Comic Cons and Events

“The Artist’s Journey”, A PAX East Latinx Panel

You’ve heard of the hero’s journey, but what about the artist’s? Earlier today several latinx digital artists premiered their panel about “The Artist’s Journey” during PAX East Online! Yesenia, a self-taught Mexican artist, leads the conversation in the panel. Anqi is a freelance illustrator, Victor is a digital artist, and both are from Brazil. Fabi, from Puerto Rico, is a freelance illustrator and concept artist. Miriam Karina Melgoza is a digital artist from Mexico, and Angela, a freelance artist from Ecuador. Together they makeup a diverse and informative group of panelists who discuss what it’s like being latinx artists in the gaming industry.

Yesenia begins the conversation talking a bit about how one of her early projects required her to do art in the chibi style. Although she didn’t know how to do that she wasn’t going to turn down the job offer and instead opted to learn as she went. She stresses:

“The lesson here is don’t say no to opportunities even if you don’t feel like you are experienced enough. Because you can learn on the way and get to it. Believe in yourself”.

 

(Top Left) Anqi, (Top Middle) Fabi, (Top Right) Angela, (Bottom Left) Victor, (Bottom middle) Miriam, (Bottom Right) Yesenia. Their Twitter handles are also in their respective screens.

Angela herself talks about a game she is working on called Vampire Barbecue. She explains the concept as “…about a family of vampires that must deal with the trials and tribulations of a sunny day as they try to host the perfect barbecue with humans and vampires as guests” which honestly sounds hilarious and a lot of fun!

Anqi spoke about working freelance in promotional art for games, but also her passion project on the side being unpublished visual novels that she makes for herself and friends.

What Type Of Artists Are There?

The conversation then turns to inspiration and what kind of art they each want to pursue. Videogames call for different types of artists (much like film) such as promotional art, concept art, character art, etc. and they all have different focuses and nuance. Yesenia mentions how she loves working with UI (User Interface) and designing menus, icons, and interfaces and how she just stumbled into it.

Anqi on the other hand prefers to create backgrounds but has found her true calling to be creating promotional art. Promotional art is the kind that you see on posters for games or in magazines or on the game’s box cover. She speaks about how important it is for artists to be open and not focus on a specific type of art because they may discover they love another type of art they wouldn’t have tried otherwise. She also mentions the importance of getting your art out there, whether it’s on reddit, twitter, or whatever. Showcase your art and put it out there for the world to see and people will gravitate to your work.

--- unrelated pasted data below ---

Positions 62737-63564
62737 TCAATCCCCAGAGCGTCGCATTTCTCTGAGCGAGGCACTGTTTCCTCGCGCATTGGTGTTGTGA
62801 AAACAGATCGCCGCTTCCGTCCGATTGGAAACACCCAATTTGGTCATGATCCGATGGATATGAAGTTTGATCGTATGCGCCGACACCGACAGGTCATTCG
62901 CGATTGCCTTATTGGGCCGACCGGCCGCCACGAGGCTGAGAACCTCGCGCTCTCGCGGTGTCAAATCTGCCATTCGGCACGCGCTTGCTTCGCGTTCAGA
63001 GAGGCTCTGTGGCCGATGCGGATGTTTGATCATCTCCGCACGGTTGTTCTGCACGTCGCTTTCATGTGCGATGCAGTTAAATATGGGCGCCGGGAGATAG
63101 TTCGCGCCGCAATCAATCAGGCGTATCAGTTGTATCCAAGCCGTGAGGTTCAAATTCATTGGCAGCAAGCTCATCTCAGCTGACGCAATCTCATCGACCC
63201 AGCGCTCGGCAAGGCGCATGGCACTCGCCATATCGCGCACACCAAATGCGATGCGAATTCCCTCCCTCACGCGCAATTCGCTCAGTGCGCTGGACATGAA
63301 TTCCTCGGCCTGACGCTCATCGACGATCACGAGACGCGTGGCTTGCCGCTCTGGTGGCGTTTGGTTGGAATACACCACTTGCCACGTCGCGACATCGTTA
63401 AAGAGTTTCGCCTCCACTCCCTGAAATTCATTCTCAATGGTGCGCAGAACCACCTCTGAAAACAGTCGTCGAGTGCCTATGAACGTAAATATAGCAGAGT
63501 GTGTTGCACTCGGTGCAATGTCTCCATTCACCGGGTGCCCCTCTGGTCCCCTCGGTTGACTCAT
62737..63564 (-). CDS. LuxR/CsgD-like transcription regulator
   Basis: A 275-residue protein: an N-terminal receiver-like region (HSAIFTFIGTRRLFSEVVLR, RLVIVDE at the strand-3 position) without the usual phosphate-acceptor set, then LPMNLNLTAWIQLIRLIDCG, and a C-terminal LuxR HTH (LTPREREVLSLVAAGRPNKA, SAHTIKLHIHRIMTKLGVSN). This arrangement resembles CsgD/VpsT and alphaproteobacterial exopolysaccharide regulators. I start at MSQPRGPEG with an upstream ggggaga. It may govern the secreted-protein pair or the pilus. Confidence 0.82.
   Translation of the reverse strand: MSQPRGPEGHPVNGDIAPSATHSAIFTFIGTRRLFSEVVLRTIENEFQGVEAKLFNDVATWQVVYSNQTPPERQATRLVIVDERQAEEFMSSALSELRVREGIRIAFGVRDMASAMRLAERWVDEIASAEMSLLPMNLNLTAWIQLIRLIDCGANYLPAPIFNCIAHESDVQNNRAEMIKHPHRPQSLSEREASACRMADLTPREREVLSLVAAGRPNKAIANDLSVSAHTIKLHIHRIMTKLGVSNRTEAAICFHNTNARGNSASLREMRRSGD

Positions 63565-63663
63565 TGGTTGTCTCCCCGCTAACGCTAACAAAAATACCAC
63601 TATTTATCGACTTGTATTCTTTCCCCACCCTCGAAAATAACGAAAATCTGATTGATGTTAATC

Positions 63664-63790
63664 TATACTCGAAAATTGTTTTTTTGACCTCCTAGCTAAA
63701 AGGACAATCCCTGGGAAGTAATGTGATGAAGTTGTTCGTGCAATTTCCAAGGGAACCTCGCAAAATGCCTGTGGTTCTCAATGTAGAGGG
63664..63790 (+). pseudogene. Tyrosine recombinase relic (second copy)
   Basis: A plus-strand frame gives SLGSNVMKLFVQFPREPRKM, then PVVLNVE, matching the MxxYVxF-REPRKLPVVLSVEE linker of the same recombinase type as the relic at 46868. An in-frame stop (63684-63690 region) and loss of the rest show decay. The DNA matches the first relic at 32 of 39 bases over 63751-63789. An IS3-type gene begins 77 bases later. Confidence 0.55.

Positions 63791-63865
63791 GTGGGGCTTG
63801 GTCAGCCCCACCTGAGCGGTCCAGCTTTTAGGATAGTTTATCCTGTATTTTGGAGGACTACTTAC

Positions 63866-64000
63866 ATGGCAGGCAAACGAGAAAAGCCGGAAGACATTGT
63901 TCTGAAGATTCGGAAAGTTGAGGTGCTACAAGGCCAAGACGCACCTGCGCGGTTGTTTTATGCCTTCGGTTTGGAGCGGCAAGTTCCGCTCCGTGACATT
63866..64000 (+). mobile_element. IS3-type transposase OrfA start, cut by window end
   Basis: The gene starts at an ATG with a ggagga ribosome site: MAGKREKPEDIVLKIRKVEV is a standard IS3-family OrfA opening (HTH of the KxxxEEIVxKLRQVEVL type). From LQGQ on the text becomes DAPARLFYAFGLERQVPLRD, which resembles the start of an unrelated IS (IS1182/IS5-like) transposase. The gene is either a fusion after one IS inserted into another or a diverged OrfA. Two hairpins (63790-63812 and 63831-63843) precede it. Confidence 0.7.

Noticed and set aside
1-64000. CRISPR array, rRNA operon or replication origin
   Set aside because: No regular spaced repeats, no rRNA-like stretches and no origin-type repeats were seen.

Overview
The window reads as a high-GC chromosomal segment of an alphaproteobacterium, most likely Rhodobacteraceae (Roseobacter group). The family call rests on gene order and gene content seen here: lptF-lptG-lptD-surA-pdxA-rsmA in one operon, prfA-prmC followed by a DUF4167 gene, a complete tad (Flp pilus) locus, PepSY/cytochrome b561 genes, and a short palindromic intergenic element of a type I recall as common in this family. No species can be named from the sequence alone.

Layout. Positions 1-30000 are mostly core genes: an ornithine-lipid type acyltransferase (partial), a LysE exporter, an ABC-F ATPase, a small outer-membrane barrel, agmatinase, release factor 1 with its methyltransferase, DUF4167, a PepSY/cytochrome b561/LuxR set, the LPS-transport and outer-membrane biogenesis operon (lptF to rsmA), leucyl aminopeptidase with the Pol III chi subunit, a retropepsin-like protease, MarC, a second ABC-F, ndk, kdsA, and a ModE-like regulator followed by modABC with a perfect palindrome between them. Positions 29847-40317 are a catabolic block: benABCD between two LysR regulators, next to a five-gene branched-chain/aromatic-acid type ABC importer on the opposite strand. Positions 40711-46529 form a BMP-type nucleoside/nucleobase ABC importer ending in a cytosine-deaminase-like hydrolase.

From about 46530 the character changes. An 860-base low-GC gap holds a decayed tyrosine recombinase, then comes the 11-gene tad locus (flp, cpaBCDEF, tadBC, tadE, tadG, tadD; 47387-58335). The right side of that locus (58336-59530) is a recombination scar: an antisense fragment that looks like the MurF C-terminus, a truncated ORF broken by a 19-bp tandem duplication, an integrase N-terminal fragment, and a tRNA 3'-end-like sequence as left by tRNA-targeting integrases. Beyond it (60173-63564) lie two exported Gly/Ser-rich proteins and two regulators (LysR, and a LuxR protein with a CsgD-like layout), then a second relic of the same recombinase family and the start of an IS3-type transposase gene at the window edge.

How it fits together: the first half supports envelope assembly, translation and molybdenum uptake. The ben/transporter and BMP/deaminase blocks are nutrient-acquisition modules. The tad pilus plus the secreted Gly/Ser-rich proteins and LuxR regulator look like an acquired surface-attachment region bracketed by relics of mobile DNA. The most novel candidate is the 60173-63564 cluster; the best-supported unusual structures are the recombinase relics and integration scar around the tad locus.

An example of promotional art for the game Genshin Impact.

Networking Advice

“You can build your own [community], you can start with a couple of friends, and those friends will add their friends to join…” says Miriam on the subject of building a community/group who share the same passion (in this case art). Yesenia expands on that with “That is especially important for minorities like us, like people pf color, women, queer people, like look out for those communities. […] That is very important because the internet tends to be very toxic even now a days that people are more accepting of us.”

Fabi’s last bit of advice for the panel was to “Learn Blender”. Blender is a free 3D software program that allows users to create art in a 3D space as well as tinker with light and shadows and such. “Since I’ve learned blender my artwork has improved because I have learned to see my artwork in a 3D space rather than just a 2D plane” Fabi said.

Victor mentions the importance of exploring resources such as photoshop as well. There are so many free tools online that you can utilize in addition to that, and YouTube is a fantastic supplementary way to learn through tutorials. He follows up with not being afraid to mimic art styles you like and “Don’t feel like you have to be stuck with your own art style”.

An example that Miriam mentioned as a community to join, Latinx In Gaming, who also happened to be presenting the panel.

Conclusion

There is so much more that was talked about that I didn’t touch upon. I tried to mention the main talking points since PAX has the habit of removing videos of panels after a while, but if the video is still around here is a link to the panel (starts at 2:45:00 and ends at 3:42:23). As a Mexican-American myself I appreciate seeing so many artists from Latin America come together to discuss the industry from an artist’s point of view.

Interested in more PAX East content? Check out our boy Damon’s coverage on our YouTube channel and a summary of each day’s events here. Check out David Gremillion’s article about the charity organization helping out veterans, Stackup, right here. For more coverage of Pax and other geek culture in general make sure to subscribe to Geek News Now!

 

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